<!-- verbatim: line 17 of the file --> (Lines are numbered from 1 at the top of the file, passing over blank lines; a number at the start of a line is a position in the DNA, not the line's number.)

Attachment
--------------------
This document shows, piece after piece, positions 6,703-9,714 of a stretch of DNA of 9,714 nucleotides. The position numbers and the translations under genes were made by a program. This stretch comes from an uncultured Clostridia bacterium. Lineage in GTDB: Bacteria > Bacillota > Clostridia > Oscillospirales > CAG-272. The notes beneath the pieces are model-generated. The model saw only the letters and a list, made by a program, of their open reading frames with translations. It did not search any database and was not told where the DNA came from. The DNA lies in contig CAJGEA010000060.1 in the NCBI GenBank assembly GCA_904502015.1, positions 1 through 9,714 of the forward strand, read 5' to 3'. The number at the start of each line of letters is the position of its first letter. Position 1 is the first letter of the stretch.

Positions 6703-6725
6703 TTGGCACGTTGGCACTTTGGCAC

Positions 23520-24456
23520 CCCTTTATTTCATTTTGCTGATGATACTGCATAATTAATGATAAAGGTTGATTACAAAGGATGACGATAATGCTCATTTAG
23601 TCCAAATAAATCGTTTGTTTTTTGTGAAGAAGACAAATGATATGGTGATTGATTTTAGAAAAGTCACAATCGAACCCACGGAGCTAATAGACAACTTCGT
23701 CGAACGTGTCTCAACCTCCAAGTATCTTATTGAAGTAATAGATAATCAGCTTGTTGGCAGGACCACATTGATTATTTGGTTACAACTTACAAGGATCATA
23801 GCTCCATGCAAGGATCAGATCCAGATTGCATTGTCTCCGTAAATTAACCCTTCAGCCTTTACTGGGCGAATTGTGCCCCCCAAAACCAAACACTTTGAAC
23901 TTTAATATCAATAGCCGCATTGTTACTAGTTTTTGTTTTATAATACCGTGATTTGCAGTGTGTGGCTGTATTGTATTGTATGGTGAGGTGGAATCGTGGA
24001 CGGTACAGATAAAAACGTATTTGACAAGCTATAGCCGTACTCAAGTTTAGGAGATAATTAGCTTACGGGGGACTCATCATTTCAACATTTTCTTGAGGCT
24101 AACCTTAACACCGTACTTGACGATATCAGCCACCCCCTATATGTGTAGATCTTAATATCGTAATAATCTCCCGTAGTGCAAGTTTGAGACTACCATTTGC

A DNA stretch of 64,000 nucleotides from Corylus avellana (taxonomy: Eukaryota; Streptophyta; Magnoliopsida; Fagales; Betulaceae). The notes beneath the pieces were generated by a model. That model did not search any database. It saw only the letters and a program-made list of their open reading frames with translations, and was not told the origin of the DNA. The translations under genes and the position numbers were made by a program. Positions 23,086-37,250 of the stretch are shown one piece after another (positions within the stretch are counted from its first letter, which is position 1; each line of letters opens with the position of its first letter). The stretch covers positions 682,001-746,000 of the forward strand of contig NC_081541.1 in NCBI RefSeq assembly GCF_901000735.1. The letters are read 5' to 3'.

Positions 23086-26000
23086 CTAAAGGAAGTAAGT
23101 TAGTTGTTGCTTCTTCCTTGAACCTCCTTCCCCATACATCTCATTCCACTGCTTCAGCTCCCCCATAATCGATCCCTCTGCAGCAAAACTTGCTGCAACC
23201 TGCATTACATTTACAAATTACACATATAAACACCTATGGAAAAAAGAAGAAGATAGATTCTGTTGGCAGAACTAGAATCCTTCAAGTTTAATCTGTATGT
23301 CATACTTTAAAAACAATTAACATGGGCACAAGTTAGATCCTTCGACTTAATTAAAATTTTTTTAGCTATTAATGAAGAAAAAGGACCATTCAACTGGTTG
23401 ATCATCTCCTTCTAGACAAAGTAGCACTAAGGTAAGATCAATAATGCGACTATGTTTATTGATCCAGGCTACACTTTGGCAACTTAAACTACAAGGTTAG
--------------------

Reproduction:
23301 CATACTTTAAAAACAATTAACATGGGCACAAGTTAGATCCTTCGACTTAATTAAAATTTTTTTAGCTATTAATGAAGAAAAAGGACCATTCAACTGGTTG